Last week, the Supreme Court refused to be drawn into a debate over the leak of National Register of Citizens (NRC) data in Assam, stressing that it wants the final NRC out on schedule (August 31) “irrespective of who likes it or who doesn’t”. This capped a week of controversy that began with the state government tabling the data in the Assembly, and demanding reverification.

What kind of data were presented in the Assembly?
According to the government, these are from the draft final NRC published in July last year. It showed the number of people included in and excluded from the NRC in each of Assam’s 33 districts. In fact, sections of the Assamese vernacular media had published district-wise data last year itself, but the NRC authorities had never commented on their authenticity. Besides, the numbers of inclusions and exclusions will now have changed, following the processes of claims and objections.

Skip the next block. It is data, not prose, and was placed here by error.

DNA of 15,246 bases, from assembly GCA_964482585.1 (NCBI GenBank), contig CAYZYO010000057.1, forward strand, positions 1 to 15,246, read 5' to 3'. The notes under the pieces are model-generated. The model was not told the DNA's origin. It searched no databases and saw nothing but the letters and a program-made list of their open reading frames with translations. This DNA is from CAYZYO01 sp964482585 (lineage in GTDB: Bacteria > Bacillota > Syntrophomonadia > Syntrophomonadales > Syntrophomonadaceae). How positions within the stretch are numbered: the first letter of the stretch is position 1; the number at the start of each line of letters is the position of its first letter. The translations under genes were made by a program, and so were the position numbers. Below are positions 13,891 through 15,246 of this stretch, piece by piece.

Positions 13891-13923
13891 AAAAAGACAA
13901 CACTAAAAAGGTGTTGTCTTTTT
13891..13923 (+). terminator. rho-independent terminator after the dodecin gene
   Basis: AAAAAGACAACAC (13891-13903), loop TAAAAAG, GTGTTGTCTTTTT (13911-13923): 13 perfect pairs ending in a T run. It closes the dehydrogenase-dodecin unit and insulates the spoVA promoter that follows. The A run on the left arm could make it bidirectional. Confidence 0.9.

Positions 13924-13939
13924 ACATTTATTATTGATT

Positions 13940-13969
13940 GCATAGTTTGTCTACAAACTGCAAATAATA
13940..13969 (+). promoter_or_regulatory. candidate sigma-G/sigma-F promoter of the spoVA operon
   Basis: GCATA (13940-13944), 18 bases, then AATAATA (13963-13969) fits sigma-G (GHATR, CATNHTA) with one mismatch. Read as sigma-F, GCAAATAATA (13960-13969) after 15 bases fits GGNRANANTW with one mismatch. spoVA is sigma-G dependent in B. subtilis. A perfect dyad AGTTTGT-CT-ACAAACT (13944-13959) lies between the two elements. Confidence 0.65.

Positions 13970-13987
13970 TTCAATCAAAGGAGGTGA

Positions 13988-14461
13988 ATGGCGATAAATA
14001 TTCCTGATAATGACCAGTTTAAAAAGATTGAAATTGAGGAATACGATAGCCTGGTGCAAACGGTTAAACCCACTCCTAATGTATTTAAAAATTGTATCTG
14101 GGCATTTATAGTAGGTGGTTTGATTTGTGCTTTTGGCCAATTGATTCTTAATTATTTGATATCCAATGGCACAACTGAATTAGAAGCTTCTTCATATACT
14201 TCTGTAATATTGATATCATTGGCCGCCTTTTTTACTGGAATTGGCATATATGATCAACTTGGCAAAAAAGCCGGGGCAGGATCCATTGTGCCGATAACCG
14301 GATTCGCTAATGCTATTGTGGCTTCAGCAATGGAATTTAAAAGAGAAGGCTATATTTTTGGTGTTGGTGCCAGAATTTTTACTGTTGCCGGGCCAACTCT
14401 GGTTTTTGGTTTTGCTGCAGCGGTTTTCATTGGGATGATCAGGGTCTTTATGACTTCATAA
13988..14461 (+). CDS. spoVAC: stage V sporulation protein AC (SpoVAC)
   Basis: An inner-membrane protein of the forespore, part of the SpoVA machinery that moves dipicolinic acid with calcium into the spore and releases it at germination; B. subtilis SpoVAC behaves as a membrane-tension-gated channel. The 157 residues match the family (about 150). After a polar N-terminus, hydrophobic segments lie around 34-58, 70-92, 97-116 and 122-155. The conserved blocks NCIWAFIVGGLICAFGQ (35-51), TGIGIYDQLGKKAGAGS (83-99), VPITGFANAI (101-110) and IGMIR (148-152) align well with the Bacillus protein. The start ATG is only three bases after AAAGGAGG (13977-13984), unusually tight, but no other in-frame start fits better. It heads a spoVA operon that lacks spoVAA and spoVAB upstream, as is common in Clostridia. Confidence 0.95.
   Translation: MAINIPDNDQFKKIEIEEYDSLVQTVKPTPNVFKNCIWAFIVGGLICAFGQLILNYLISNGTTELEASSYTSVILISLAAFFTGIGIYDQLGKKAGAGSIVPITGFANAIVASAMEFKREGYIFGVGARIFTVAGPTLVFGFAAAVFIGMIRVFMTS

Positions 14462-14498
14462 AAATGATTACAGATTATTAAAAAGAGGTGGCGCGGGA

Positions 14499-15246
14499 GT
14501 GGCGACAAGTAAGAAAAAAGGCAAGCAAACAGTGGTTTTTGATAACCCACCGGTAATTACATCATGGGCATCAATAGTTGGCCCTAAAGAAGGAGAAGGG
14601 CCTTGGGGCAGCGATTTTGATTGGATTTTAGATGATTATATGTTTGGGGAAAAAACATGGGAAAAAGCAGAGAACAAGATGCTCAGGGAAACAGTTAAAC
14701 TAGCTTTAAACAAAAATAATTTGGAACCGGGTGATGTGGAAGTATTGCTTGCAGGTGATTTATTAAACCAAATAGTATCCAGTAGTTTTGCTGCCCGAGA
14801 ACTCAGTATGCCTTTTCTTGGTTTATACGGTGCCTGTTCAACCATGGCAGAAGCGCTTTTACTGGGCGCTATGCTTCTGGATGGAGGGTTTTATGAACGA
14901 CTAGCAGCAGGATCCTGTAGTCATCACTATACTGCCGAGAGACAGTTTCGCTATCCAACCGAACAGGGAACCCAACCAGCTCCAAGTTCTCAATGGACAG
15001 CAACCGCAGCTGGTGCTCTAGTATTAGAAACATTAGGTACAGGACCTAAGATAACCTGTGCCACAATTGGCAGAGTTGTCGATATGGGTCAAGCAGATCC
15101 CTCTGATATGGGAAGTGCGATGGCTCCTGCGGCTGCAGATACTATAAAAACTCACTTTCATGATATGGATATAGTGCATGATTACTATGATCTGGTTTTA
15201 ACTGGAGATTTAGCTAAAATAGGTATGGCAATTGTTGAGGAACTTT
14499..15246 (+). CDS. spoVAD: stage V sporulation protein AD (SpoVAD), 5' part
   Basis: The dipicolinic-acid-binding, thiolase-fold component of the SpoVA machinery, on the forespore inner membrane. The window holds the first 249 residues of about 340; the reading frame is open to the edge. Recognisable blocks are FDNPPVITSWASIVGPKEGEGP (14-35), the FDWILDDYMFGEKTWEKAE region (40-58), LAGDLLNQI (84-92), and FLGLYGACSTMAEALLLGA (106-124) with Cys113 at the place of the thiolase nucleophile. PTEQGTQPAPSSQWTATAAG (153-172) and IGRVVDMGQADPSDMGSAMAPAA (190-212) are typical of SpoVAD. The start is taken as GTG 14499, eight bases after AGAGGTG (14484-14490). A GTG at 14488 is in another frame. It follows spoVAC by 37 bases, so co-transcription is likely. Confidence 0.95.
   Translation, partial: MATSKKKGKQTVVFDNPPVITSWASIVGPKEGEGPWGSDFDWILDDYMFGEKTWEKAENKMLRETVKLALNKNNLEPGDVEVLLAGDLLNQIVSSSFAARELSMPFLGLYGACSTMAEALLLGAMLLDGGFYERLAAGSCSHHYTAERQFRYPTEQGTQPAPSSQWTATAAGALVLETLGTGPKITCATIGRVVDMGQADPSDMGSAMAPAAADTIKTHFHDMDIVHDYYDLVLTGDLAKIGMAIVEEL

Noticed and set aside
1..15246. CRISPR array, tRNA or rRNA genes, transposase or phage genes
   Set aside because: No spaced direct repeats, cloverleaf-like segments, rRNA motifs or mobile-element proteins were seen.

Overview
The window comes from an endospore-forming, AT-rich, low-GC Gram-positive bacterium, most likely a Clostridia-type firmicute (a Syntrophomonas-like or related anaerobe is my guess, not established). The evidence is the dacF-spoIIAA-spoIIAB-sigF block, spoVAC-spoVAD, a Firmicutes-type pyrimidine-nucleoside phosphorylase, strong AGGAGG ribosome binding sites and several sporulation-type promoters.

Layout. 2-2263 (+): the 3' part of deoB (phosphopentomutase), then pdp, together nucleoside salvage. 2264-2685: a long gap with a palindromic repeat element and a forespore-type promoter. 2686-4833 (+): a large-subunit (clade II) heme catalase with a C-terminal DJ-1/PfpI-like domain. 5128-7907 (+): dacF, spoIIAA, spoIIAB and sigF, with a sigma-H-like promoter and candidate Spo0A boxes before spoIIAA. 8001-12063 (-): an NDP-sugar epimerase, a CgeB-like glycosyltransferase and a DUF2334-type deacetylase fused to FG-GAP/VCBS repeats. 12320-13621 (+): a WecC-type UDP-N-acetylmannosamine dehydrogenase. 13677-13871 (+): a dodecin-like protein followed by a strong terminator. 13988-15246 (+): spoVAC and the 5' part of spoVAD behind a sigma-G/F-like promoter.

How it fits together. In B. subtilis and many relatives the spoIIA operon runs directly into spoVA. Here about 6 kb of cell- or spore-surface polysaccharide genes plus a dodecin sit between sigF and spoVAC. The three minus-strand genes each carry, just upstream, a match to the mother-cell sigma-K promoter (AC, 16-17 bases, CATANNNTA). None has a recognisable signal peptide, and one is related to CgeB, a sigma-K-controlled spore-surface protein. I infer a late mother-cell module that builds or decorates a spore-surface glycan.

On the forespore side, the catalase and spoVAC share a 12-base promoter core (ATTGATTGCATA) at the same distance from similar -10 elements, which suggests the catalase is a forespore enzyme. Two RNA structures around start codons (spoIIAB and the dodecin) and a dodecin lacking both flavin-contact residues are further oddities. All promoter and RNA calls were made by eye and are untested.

Last year, the NRC authorities did not give a district-wise breakup and only released all-Assam totals — 3,29,91,384 applicants, out of whom 2,89,83,677 were included as citizens and 40,07,707 were left out. In the data tabled in the Assembly, the totals are slightly different — 3,29,91,385 applicants, 2,89,83,668 inclusions and 40,07,717 exclusions.

What is the significance of data broken up district-wise?
The inclusion rate is higher in Bangladesh-border districts, and lower in districts with a predominant indigenous population. The government cited these trends to claim the NRC is flawed. This argument presumes that the number of illegal immigrants will be higher in border districts. Migrants from East Bengal/East Pakistan/Bangladesh have, however, been settling in various parts of Assam for decades.

What do demographic profiles tell us about immigration?
While it is widely accepted that the migrant-origin population is predominantly Muslim, the counter-argument is that Bengali Muslims have been entering Assam since British rule. Migration is considered illegal only when someone has entered Assam after March 24, 1971. As such, the relationship between population profiles and immigration has been a subject of debate among demographers.